Free Books and The Devaluation of Art

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I’ve written on the topic of art devaluation before.

I’m a subscriber and regular listener of the Print Run Podcast because I enjoy their agent’s take on current publishing industry trends. In a recent episode, they touched on the devaluation of art, specifically books, and I tossed around some ideas that are now this post.

I’d like to talk about giving away your work for “free”.

First, I assume you want an audience. That’s probably our shared goal as writers and authors, right? A readership who connects with, and enjoys our work. (To be clear, I am not counting sending out ARC’s or other review copies to outlets. That’s a necessary part of any book marketing plan.)

That said, money is nice too. Even if you take those profits and reinvest 100% of them into pencils, cover illustrations, or an ink cartridge to print query letters for your next book, it can be a wonderful motivator to encourage the creation of new work.

Here are a few trends I’ve noticed over the past year–positive and negative–that seem to be emerging around authors giving away their work for free.

Less Authors Are Giving Their Books Away

It seems like “freebies” are less frequent, outside of contests, in major channels like Amazon and Bookbub. There are still a number of ebooks priced around a dollar, but I find that far more acceptable than simply giving work away.

I still look back on my Kindle giveaways as a mistake. Sales are one thing, but I gave away hundreds of ebooks and have no measurable way of knowing that they ever got read. While this may be a good strategy for authors who have an established backlog to get new readers drawn in, I have always felt it’s the equivalent of a sleazy club promoter trying to get bands to play free “for the exposure”.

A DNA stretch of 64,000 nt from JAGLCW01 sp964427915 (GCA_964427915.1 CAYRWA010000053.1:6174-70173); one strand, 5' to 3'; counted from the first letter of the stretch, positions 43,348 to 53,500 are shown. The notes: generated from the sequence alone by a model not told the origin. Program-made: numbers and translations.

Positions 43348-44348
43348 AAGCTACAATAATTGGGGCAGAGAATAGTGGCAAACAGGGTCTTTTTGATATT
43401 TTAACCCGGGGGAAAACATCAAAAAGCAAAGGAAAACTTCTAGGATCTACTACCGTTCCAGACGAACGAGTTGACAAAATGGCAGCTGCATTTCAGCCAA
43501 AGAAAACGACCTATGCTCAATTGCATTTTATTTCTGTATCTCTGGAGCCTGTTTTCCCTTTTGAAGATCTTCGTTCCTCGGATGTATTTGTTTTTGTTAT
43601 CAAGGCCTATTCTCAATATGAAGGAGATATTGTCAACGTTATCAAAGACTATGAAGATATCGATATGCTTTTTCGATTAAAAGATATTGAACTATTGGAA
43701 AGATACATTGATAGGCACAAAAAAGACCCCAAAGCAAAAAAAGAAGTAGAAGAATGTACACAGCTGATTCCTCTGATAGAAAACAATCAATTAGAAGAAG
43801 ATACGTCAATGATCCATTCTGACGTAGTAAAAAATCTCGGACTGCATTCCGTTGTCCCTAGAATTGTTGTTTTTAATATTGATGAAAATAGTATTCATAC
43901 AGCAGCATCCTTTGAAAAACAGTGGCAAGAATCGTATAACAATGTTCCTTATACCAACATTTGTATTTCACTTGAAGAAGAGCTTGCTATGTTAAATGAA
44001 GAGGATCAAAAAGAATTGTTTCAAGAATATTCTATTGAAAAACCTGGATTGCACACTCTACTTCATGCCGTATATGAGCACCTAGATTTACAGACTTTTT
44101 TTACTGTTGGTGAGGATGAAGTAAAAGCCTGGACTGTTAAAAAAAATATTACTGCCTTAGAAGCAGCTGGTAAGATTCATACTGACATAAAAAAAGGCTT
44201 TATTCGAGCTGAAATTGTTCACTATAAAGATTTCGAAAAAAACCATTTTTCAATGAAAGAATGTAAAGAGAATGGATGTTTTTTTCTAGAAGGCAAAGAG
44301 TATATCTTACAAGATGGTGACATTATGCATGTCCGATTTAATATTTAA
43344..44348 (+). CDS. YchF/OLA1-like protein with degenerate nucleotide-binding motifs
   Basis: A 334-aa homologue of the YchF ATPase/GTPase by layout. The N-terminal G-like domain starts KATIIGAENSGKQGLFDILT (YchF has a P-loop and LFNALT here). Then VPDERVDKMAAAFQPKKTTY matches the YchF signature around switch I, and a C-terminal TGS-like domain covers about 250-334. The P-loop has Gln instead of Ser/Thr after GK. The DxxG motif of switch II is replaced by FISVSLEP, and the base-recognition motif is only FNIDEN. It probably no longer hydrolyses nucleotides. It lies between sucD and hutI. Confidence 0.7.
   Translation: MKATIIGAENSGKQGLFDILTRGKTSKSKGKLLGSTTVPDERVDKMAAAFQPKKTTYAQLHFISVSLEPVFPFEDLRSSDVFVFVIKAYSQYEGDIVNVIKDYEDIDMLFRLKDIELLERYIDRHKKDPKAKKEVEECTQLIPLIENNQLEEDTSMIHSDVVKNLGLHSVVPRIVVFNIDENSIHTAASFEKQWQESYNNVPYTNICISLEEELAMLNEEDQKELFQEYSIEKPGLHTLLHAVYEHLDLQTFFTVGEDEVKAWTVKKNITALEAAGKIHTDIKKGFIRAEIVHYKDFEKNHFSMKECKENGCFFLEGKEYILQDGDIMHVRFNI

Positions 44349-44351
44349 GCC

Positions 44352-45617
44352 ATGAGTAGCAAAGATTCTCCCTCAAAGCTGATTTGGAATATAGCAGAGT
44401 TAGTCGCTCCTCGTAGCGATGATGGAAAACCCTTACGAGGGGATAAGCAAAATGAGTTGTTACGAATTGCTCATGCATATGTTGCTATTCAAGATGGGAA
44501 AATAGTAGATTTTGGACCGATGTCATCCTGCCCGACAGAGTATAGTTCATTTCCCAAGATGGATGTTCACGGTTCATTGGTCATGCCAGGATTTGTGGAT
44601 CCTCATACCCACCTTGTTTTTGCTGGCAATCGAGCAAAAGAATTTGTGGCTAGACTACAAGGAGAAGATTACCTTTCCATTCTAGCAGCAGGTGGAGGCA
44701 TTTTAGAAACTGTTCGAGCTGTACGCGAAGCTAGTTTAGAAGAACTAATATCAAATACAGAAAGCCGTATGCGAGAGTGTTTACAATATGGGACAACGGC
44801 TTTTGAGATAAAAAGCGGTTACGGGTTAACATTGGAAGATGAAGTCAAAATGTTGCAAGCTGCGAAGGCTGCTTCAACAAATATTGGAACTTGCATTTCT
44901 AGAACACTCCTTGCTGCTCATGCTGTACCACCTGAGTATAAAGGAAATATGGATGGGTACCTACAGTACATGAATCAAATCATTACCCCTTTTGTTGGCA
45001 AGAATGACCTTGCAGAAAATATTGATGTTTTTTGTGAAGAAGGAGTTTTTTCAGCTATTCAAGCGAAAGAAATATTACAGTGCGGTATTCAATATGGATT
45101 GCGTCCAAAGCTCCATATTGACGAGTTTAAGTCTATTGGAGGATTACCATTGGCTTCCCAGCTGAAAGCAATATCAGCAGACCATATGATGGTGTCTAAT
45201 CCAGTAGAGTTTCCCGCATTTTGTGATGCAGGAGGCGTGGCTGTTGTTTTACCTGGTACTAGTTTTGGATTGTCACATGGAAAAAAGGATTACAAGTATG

The marketplaces are far too crowded to “get noticed” by giving away free stuff. It’s just an outmoded tactic. You’re better off giving away book-related chachkies at a live event hoping they convert paid sales.

I take less authors giving away free books as a good sign, which leads me to my next point.

Buying Books Is a Good Thing

Why? Because cost underlies perceived value.

In a world of supply and demand, scarcity breeds value. Since the “digital revolution” has essentially made scarcity a thing of the past, worth is reduced. Maybe you’re old enough to remember buying CD’s. One album that cost between $15 and $22. Now $20 will buy you a 4 month subscription to any number of music services that have nearly EVERY SONG EVER RECORDED on demand.

Ergo, music is effectively worth about $5 a month. Sure, your favorite song is still a priceless work of art, but don’t tell that to the record execs. Another example is the recent resurgence of vinyl records, which are relatively expensive, but buyers attach value to the highly analog experience of listening to their favorite artists on a record player.

What I’m getting at is when you price your book at $0, there isn’t much reason for readers to care about it. They’re much more likely to read something they plunked their hard-earned cash on than not. Even more compelling is the psychological phenomenon that they are more likely to ENJOY your book, rather than let their brain suffer “buyer’s remorse” after spending said cash.

Giving Away Books Hurts Authors

It hurts all of us. Seriously.

I hate the term “a race to the bottom”, but in this case it kind of is. I used to naively believe that self-publishing was a bold new frontier, and in many ways it is great. That said, the ingenious (and kind of sinister) way Amazon and other online retailers have allowed self-published authors to wage a proxy war against “gatekeepers” on their behalf is hurting everyone. The marketplaces are flooded, with prices going down the drain as everyone tries to undercut for “visibility”. Writers are generating an almost endless supply of books for Amazon’s horn of plenty, and sets readers expectations that books “should” either be cheap, free, or part of an unlimited monthly subscription.

It is insidious because you cannot really blame anyone without sounding like a curmudgeon. Everyone wants books. And why not for cheap, or even free?

Well, because ultimately in this cycle, authors don’t get paid. Even the self-published ones who see better return percentages need to enter the market at low prices and constantly fight the monthly tsunami of new releases.

It’s a slow erosion.

Books Are Worth It

To end this on a more positive note, if you put all this time and effort into making a phenomenal book, or busting your hump to find an agent and publisher, then you should be paid for your efforts.

Don’t feel like you owe readers freebies simply because that is how popular culture and tech have devalued art & media.

Writing is a craft, and craftsmen get paid for their time and skills.